Was AW like that, or was it like "I'm making a damn post-apocalyptic game and I'll shift the color to fit whoever I'm making it for"?

EDIT:Like this:

Oh, that's easy. I set out to make a game about loyalty that isn't about betrayal, that Meg would enjoy playing.

...isn't color (unless it...is?). So how does that work? When does the color happen?
« Last Edit: February 04, 2011, 07:26:43 PM by Chris »
A player of mine playing a gunlugger - "So now that I took infinite knives, I'm setting up a knife store." Me - "....what?" Him - "Yeah, I figure with no overhead, I'm gonna make a pretty nice profit." Me - "......"

Re: Vincent, could you tell us more about "colour first" design?
« Reply #21 on: February 09, 2011, 04:22:42 AM »
As Vincent said a game can be colour-first in the sense that Colour is the most important element of Exploration or it can be designed colour-first in the sense that you start the design by designing its colour first. AW is the former, not the later. Colour happens in play.

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lumpley

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Re: Vincent, could you tell us more about "colour first" design?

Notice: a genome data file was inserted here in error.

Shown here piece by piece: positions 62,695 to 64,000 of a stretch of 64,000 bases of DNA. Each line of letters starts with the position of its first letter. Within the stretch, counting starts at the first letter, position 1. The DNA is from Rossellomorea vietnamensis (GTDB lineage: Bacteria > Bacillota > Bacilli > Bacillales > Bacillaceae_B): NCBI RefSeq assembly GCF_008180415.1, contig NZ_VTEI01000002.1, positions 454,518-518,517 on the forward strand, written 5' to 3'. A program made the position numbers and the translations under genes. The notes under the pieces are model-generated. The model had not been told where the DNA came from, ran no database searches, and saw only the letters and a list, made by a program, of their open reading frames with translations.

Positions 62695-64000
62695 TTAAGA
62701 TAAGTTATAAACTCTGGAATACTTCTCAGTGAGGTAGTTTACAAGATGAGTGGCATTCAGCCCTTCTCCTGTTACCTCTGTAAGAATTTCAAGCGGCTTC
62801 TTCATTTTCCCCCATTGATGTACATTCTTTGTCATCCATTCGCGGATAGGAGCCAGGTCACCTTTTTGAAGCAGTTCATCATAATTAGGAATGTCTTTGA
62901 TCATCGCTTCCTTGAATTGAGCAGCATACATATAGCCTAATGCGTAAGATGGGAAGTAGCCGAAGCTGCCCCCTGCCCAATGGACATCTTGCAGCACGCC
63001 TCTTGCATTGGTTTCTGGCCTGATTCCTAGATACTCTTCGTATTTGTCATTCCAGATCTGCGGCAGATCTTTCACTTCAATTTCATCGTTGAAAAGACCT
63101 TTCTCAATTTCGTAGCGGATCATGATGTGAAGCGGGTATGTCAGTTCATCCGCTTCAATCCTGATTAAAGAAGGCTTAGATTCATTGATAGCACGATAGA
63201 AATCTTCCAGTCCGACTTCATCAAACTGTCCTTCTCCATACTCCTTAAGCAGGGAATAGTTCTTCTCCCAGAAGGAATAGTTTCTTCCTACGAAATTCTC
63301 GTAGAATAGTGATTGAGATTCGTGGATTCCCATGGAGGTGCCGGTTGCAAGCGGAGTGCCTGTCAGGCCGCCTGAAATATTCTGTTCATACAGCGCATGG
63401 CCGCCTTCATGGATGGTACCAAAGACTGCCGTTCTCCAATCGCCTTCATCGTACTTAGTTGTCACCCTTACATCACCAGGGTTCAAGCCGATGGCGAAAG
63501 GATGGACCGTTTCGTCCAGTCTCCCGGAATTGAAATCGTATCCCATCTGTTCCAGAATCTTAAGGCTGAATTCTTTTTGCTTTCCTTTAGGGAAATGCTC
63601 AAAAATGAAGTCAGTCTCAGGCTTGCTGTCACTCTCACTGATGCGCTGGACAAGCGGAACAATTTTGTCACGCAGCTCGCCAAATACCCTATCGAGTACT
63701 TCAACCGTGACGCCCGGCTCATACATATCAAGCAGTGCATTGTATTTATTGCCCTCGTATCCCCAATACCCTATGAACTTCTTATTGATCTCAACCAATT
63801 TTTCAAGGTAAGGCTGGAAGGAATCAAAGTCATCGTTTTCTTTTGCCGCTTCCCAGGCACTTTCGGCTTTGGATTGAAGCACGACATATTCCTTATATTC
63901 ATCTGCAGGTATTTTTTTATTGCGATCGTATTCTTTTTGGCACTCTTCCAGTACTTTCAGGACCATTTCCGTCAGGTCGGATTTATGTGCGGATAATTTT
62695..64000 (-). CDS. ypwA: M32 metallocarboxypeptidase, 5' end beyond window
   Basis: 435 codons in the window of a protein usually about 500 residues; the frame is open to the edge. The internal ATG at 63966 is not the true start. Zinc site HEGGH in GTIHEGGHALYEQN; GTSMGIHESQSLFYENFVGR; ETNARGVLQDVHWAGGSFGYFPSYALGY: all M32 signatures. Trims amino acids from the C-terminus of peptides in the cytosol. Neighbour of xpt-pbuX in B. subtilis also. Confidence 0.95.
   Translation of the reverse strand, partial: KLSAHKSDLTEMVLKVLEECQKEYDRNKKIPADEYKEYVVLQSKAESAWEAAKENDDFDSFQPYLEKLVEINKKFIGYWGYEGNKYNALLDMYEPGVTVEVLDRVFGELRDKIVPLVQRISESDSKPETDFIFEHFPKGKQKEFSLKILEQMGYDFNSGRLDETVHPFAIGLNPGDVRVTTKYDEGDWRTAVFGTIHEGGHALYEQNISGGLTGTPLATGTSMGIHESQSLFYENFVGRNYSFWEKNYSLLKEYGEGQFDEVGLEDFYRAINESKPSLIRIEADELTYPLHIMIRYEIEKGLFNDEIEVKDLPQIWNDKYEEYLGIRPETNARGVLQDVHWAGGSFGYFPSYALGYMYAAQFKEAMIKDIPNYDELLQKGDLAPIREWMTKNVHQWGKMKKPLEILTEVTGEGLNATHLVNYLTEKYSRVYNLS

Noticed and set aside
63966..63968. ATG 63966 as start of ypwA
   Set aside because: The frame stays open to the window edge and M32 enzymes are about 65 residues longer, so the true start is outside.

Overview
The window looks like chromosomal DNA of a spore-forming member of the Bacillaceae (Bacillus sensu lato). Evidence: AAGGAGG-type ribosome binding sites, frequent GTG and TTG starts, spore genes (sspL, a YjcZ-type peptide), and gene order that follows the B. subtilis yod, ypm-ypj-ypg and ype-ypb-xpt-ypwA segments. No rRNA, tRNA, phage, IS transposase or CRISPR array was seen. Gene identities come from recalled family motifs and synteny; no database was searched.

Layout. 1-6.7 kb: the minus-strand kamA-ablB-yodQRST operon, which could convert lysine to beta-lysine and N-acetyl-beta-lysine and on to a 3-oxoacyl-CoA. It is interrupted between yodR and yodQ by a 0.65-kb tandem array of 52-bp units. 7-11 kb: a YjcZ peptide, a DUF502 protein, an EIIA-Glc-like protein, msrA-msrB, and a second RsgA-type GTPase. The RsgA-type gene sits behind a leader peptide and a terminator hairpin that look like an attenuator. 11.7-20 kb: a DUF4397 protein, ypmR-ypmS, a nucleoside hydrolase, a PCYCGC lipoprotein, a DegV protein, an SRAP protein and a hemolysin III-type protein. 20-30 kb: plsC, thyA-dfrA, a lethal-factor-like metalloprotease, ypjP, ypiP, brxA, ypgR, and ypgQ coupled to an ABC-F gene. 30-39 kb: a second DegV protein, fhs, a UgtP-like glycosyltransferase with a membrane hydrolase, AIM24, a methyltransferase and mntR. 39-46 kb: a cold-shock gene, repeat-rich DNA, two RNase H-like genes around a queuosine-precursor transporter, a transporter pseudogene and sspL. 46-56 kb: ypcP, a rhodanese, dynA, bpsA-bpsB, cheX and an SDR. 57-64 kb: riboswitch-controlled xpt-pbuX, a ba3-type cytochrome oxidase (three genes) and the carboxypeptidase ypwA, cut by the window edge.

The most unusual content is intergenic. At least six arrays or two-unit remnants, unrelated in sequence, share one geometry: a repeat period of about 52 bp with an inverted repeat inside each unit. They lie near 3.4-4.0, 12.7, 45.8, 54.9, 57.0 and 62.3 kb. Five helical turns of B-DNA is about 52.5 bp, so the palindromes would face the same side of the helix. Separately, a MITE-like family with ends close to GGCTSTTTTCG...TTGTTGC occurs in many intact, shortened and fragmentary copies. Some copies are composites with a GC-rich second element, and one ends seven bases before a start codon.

« Reply #22 on: February 09, 2011, 09:24:26 AM »
For "color first" to make any sense to me as a design process, "first" has to mean primacy of place, not of chronology.

My experience is that all at once, in a flash in the shower or while driving home from work, you fit together four things: an insight into some kind of source material, an insight into roleplaying as a practice, an insight into real people and real human nature, and a batch of seed content. None of them comes first chronologically in the design process, and none of them can trump the others in importance. I mean, you might be musing about one or another of them first, but the design process can't start until you have all four, and from that point on they're coequal.

Color isn't a fifth thing, a concern to balance against those four, it's a quality of those four things. Apocalypse World's MC agenda, principles and moves are system color (and express my insight into roleplaying as a practice). The post-apocalyptic stuff in the game design isn't it's own thing, it's the color of the game's seed content.

Now, what DOES happen is that some people strip color out of their insights and their seed content, and design from a more abstract position, where other people (like me) enthusiastically embrace all that color. Dogs in the Vineyard isn't an abstract detective procedural game, which it could have been I suppose, like Shock: is an abstract social SF game.

So yeah, color first design in the sense that the color of your insights and seed content is of first concern, not that color came somehow first in the design timeline. Who even KNOWS what came first when inspiration struck.